Wednesday, October 21, 2020

Touch


“And they were bringing even their babies to Him so that He would touch them…” -Luke 18:15


Physical touch is a beautiful thing, but emotional touch is absolutely essential. For our souls to be whole, we need touch.

Someone sent me the attached picture. Sweet, interesting and beautiful. It reminded me of last week when I experienced the joy of holding our newest addition to the Staples family. One-week-old, Felicity, is the third child of my son, Eric, and his wife Jennifer who live in Nashville. Though the sweet little thing is hungry and sleepy most of the time, she cherished and embraced whoever was holding her. She longed to be touched.

Much like Felicity, we crave touch. The power of touch is crucial, not just from a loving God, but from those we walk through life with- our family, neighbors and friends. Even our enemies.

Webster defines touch as the ability “to handle or feel gently, usually with the intent to understand or appreciate.” Bill Gather wrote a song in 1964 called “He touched me”. The main chorus reads, “He touched me, oh, He touched me. And oh, the joy that floods my soul…”. Research would suggest that there is always a byproduct of touch. Something always “floods our soul” afterwards. And it is absolutely necessary if we’re to be healthy.

Research on newborns reinforce this need for touch. A baby’s sight and hearing are affected by the degree of touch and stimulation in the early years. The famous Romanian orphanage studies showed delayed psychological and physiological development in babies who are not touched in unstaffed orphanages in Romania in the 1970’s and 80’s. Kids were rescued but the delays were evident.

According to Attachment theory (which is really not a theory anymore), “the most important tenet of attachment theory is that an infant needs to develop a relationship with at least one primary caregiver for the child’s successful social and emotional development, and in particular for learning how to effectively regulate their feelings.” In the Romanian orphanages, children had grown accustomed to neglect in early infancy. Because of the struggle to form emotional attachment to others, such as adoptive parents, children had trouble adapting to their new lives after being adopted.

The great news is that healing happens! Even for those who have had attachment deficiency, touch makes a huge difference. In God’s realm of influence (which is pretty wide, to say the least), the healing of the soul is possible. It’s not just the snap of a finger (though God can produce miracles any way He likes,) but typically a progression of healing through the love and touch of family, neighbors, friends, and God. All those variables are important, with the touch of our wonderful Savior God being the most crucial. Somehow, they all tie in together. That’s why God proclaimed in Genesis Chapter Two that, “It’s not good that man should be alone.” And, of course, God took care of that problem.

During these COVID days (and beyond), it’s important that we all keep reaching out to touch and be touched. Sometimes it can’t be physically, but it can always be emotionally, even from a distance.

When your soul is stirred (and it will be), make that phone call or type that email or send that text. Let your friends and neighbors know where you are and how you’re doing. And check on them as well.

Most importantly, when your spirit is stirred, say that prayer. Be a pray-er that prays unceasingly (1 Thess. 5:17). Stay connected to our wonderful God through the amazing privilege of prayer.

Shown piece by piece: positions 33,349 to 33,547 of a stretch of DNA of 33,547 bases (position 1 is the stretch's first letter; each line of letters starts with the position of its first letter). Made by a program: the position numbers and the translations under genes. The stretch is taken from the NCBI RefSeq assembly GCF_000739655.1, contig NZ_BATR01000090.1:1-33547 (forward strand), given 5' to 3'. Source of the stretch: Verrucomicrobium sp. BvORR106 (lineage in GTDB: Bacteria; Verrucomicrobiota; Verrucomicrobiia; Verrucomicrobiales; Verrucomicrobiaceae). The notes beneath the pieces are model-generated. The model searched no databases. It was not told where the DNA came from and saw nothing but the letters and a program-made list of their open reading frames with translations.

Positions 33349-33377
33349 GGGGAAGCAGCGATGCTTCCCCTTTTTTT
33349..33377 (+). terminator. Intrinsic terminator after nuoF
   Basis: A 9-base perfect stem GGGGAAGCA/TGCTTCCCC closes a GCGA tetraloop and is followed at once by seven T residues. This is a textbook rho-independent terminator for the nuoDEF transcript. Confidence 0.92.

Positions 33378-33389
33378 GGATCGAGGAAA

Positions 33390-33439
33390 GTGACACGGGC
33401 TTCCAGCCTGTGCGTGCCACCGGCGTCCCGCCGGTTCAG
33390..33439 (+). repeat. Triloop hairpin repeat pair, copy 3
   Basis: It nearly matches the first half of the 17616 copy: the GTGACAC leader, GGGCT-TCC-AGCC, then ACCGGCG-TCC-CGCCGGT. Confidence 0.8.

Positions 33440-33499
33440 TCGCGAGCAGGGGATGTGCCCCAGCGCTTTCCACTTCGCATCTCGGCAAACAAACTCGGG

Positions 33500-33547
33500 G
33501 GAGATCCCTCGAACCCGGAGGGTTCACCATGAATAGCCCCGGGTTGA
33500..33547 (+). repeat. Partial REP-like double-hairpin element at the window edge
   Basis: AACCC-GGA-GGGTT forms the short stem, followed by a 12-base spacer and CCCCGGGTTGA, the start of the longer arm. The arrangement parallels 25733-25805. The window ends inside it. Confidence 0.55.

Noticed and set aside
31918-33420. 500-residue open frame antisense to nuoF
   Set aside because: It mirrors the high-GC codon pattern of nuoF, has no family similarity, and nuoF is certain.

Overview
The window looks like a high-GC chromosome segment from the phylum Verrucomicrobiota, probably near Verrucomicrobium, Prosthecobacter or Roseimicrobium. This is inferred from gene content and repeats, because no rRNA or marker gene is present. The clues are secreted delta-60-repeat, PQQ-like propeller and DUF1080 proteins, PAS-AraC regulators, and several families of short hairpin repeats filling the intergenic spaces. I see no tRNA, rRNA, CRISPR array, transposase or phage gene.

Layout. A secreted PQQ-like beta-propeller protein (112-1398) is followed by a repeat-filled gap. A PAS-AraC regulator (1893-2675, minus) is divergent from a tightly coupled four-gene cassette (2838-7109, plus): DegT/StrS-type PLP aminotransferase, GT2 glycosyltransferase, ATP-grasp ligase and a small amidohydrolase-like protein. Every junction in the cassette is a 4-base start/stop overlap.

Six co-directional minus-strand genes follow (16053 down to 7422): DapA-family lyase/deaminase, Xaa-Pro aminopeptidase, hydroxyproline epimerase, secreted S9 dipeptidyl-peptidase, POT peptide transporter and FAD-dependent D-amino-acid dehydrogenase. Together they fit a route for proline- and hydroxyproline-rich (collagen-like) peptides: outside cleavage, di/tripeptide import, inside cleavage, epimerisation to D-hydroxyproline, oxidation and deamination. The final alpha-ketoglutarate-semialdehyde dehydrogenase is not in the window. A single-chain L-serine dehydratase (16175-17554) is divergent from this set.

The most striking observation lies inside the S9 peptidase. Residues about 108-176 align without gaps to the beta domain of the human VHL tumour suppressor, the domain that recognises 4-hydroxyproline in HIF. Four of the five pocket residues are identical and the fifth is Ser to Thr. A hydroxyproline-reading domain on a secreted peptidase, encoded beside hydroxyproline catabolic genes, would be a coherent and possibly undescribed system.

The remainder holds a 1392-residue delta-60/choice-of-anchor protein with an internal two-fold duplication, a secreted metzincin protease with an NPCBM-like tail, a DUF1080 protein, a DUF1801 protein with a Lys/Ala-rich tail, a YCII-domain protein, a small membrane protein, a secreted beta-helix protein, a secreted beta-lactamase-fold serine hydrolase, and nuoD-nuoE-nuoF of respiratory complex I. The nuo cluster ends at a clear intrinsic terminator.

Touch is indeed a beautiful thing. We have the privilege of touching those around us through building up and encouraging them. We also have the opportunity of being touched ourselves by allowing others into our souls.

May we practice Mark 12:31 and “love our neighbors as ourselves”. Provide love and let them love us as well. It’s a beautiful picture of synchronized touch.

May we all reach out and embrace it today…

…as we touch and are being touched.

By Eric Joseph Staples ©
www.lifeaid101.com







Tuesday, September 22, 2020

The Redemption of Nathan Bedford Forrest


“…for all have sinned and fallen short of the glory of God’ -
Rom. 3:23

 

(Most of this post comes from the excellent research & interviews by Shane Kastler, pastor of Heritage Baptist Church in Lake Charles, Louisiana. He is also the author of the book “Nathan Bedford Forrest’s Redemption”)

 

Two weeks ago, no one knew who Nathan Bedford Forrest was. Okay, maybe you’d heard of Forrest Gump who, in the movie, was named after him. But social media posts did their thing about him and a petition circulated to remove his statue from somewhere in Nashville (and from history itself apparently). As is true with a lot of our past leaders, curiosity has been stirred up to find out more about who these people were and what they did to deserve such demands nearly 160 years later.

 

I don’t write this blog to offend anyone. I’m actually writing it to encourage everyone. No matter our vices, praise God for the power of redemption and change. Like Nathan Bedford Forrest, may we all be willing to grow and rest in the peace of Christ. 

 

And at first glance, everything that pops up on Google certainly does show a “snapshot” of a man who was a wicked racist most of his life.

 

He was born in Chapel Hill, Tennessee in 1821. He would eventually settle in Memphis by the age of 20. Memphis is where he would gain his massive wealth as a slave trader before he joined the Civil War in 1861. During the war it was under his command that in April 1864, the Fort Pillow Massacre occurred where roughly 200 black (and several white) soldiers were brutally killed after they had just surrendered. After the war he joined the KKK in 1867 and was given the title of Grand Wizard. The end. 

 

No sorry, that’s just the 30 second blurb that the majority of people behind these petitions know or, for some, all they want you to know. 

 

In the famous words of Paul Harvey, there is a “Rest of The Story.”

 

In 1869, just two years after joining the KKK, Forrest expressed disillusionment with the lack of discipline among the various white supremacist groups across the South, and issued a letter ordering the dissolution of the Ku Klux Klan and the destruction of its costumes. He then withdrew from the organization.